to do it cumulatively:

In[20]:= ReplacePart[flaggedexpr, Part[flaggedexpr, 1], {1}]

Out[20]= Hold[$Evaluate[-5], {$Evaluate[a = 3], b = 7}]

In[21]:= ReplacePart[%, Part[%, 2, 1], {2, 1}]

Out[21]= Hold[$Evaluate[-5], {$Evaluate[3], b = 7}]

Finally, we purge the $Evaluate flag from the expression:

In[22]:= DeleteCases[%, $Evaluate, {0, -1}, Heads->True]

Out[22]= Hold[-5, {3, b = 7}]

The $Evaluate seems to have had the desired effect.  The assignment
'a = 3' should have been one side effect, and 'b = 7' should not be
a side effect:

In[23]:= {a, b}

Out[23]= {3, b}

Here is a session excerpt defining EvaluateTaggedParts and the auxiliary
function DestroyTag.  Both functions allow you to specify a flag with
the EvaluateTag option, in case you don't want to use '$Evaluate'.


Mathematica 2.2 for NeXT
Copyright 1988-93 Wolfram Research, Inc.
 -- NeXT graphics initialized --

In[1]:= DestroyTag[expr_] :=     

          DeleteCases[expr, $Evaluate, {0, -1}, Heads->True]

In[2]:= DestroyTag[expr_, EvaluateTag -> flag_Symbol] :=
          DeleteCases[expr, flag, {0, -1}, Heads->True]

In[3]:= EvaluateTaggedParts[expr_] := DestroyTag @
          Fold[ReplacePart[#1, Part[#1, Sequence @@ #2], #2]&,
                expr, Position[expr, _$Evaluate] ]

In[4]:= EvaluateTaggedParts[expr_, EvaluateTag -> flag_Symbol] :=
          DestroyTag[#, EvaluateTag -> flag]&  @
          Fold[ReplacePart[#1, Part[#1, Sequence @@ #2], #2]&,
                expr, Position[expr, Blank[flag]] ]

In[5]:= expr = Hold[$Evaluate[2 + 18, Exp[Pi/4 I]], a = 7, $Evaluate[b =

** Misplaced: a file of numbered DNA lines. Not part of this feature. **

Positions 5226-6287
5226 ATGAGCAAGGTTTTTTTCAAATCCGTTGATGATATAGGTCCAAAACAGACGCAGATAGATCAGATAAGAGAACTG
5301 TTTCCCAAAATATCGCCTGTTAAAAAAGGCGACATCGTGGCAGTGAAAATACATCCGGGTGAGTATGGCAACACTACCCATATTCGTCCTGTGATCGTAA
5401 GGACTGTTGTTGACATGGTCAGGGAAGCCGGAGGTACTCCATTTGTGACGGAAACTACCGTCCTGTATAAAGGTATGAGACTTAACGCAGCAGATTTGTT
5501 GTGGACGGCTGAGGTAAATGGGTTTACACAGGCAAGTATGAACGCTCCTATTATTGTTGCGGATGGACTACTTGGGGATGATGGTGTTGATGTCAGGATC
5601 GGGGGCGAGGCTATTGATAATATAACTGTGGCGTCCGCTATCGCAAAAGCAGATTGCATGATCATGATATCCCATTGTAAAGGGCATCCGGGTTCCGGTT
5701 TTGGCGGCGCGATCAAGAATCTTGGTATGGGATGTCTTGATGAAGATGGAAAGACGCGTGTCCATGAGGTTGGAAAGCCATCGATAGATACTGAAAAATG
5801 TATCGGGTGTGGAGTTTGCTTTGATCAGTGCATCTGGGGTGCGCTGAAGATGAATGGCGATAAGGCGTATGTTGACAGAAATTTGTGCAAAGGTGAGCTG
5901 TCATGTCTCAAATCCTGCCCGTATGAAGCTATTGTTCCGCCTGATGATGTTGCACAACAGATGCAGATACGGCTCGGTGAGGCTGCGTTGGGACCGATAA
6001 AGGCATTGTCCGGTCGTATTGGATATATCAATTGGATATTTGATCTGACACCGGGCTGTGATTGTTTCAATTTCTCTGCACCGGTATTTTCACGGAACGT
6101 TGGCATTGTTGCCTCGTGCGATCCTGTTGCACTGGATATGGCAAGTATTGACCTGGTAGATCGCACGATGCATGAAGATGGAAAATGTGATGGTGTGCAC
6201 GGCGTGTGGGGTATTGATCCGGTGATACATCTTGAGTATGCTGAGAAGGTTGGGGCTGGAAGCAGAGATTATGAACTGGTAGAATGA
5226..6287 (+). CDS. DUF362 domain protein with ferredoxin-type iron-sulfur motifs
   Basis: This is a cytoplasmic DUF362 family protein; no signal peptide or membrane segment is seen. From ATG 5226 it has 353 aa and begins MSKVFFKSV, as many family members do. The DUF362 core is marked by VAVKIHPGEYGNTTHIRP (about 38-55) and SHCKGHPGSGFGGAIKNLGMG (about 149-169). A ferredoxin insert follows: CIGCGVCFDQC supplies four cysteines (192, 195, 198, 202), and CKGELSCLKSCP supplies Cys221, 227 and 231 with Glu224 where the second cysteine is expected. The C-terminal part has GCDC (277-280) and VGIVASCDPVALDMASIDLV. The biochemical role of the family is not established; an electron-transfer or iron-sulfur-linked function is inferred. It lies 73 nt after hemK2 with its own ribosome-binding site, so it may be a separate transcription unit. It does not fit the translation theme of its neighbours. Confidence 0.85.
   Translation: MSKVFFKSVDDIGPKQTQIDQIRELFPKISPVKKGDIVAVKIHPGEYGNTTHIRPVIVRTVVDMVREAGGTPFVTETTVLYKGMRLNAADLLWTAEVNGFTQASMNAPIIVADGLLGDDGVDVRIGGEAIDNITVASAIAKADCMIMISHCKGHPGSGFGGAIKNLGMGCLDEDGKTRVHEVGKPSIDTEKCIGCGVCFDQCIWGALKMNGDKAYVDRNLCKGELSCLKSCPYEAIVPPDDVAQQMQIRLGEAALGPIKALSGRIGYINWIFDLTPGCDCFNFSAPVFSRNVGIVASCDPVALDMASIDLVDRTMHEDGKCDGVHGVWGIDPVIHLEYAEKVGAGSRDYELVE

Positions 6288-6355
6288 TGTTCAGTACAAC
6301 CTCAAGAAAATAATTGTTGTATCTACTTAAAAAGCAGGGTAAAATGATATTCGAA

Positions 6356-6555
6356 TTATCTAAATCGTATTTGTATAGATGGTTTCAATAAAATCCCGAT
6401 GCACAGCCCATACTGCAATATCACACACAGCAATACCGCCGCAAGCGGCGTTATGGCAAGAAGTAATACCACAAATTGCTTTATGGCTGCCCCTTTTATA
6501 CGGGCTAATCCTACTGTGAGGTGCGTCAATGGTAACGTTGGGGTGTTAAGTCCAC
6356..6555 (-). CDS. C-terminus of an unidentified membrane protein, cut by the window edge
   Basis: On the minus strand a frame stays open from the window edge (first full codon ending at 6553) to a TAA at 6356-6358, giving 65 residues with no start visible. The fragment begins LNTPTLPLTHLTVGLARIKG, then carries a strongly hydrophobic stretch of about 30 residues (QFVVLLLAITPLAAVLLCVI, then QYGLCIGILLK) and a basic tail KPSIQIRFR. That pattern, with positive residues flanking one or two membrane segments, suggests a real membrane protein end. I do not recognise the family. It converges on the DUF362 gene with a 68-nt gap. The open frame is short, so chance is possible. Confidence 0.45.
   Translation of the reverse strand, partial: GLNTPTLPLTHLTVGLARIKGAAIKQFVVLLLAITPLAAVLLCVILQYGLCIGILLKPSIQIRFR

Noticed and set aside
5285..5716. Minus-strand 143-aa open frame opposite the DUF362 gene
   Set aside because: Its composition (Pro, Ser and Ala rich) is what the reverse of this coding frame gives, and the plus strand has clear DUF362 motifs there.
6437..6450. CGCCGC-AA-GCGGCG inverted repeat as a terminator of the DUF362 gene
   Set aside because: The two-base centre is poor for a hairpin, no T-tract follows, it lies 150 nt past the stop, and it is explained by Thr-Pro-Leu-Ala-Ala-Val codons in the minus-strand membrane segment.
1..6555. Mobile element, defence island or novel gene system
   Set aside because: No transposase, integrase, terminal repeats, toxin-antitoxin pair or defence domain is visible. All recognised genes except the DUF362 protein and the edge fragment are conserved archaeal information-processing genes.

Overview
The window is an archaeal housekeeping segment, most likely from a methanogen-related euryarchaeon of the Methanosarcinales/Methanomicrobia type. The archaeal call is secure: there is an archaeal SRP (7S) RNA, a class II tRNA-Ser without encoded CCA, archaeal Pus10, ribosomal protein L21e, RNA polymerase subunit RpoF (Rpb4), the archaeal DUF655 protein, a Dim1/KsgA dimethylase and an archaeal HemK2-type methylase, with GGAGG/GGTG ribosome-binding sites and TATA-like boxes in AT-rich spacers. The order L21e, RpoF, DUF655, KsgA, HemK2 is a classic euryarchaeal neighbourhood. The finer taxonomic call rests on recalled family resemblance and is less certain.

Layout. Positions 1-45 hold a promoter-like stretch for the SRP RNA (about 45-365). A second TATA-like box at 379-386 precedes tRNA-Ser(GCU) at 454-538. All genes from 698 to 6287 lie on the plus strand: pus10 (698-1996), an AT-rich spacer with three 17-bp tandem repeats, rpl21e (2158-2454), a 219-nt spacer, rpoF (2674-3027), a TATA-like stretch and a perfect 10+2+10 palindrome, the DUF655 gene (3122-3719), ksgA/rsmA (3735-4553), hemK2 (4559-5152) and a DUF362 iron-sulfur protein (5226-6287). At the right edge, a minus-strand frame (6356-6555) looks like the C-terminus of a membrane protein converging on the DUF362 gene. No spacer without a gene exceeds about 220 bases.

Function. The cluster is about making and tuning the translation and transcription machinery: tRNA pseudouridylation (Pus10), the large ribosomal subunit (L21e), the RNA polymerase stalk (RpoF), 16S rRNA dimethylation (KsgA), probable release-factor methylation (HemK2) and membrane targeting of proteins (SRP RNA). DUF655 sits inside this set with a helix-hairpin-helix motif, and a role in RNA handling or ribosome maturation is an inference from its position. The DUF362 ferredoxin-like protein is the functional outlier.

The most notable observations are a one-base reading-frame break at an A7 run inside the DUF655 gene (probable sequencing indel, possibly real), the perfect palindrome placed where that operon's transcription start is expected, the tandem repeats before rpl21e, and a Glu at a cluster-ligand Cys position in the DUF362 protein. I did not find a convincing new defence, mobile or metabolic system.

Pi I
Out[5]= Hold[$Evaluate[2 + 18, Exp[----]], a = 7, $Evaluate[b = 9]]

In[6]:= EvaluateTaggedParts[ expr, EvaluateTag -> $Please ]

                                   Pi I
Out[6]= Hold[$Evaluate[2 + 18, Exp[----]], a = 7, $Evaluate[b = 9]]

In[7]:= {a, b}

Out[7]= {a, b}

In[8]:= EvaluateTaggedParts[expr]

                  I/4 Pi
Out[8]= Hold[20, E      , a = 7, 9]

In[9]:= {a, b}

Out[9]= {a, 9}


   This implementation will work even if there are nested $Evaluate
expressions, because of the ordering Position puts on the list it
returns.  If Position finds occurrences that are nested, it lists
the more deeply nested first.  Therefore, the cumulative replacement
will work from the bottom up when there are nested chains.  If it
worked from the top down, then a larger expression that contained some
$Evaluate's originally might get replaced with something that no
longer contained $Evaluate's, or contained them at different positions.

An example to show the ordering Position actually returns:

In[29]:= Clear[a, b, c]

In[31]:= nested = Hold[$Evaluate[2 + 3, $Evaluate[$Evaluate[a] = 7], c =  
           6 - 3]

Out[31]= Hold[$Evaluate[2 + 3, $Evaluate[$Evaluate[a] = 7], c = 2],

>    6 - 3]

In[32]:= Position[nested, _$Evaluate]

Out[32]= {{1, 2, 1, 1}, {1, 2}, {1}}

Here is a re-formulation to show what would happen if the ordering were
reversed.  The only change to the original function is the application
of Reverse to the output of Position in the last line of the function:

In[34]:= EvaluateTaggedPartsReversed[expr_] := DestroyTag @
           Fold[ReplacePart[#1, Part[#1, Sequence @@ #2], #2]&,
                expr, Reverse @ Position[expr, _$Evaluate] ]

In[35]:= EvaluateTaggedPartsReversed[ nested ]

Part::partd: Part specification
    Hold[$Evaluate[5, $Evaluate[7], 2], 6 + <<1>>][[1,2,1,1]]
     is longer than depth of object.

   Part {1, 2, 1, 1} of Hold[$Evaluate[5, $Evaluate[7], 2], 6 - 3]
     does not exist.

Part::partd: Part specification Hold[5, 7, 2, 6 - 3][[1,2,1,1]]
     is longer than depth of object.

   Part {1, 2, 1, 1} of Hold[5, 7, 2, 6 - 3] does not exist.

Out[35]= ReplacePart[Hold[5, 7, 2, 6 - 3],

>    Hold[5, 7, 2, 6 - 3][[1,2,1,1]], {1, 2, 1, 1}]

A total mess results, since the first replacement changed the expression
enough that future ones didn't make sense.

Robby Villegas
Technical Support
Wolfram Research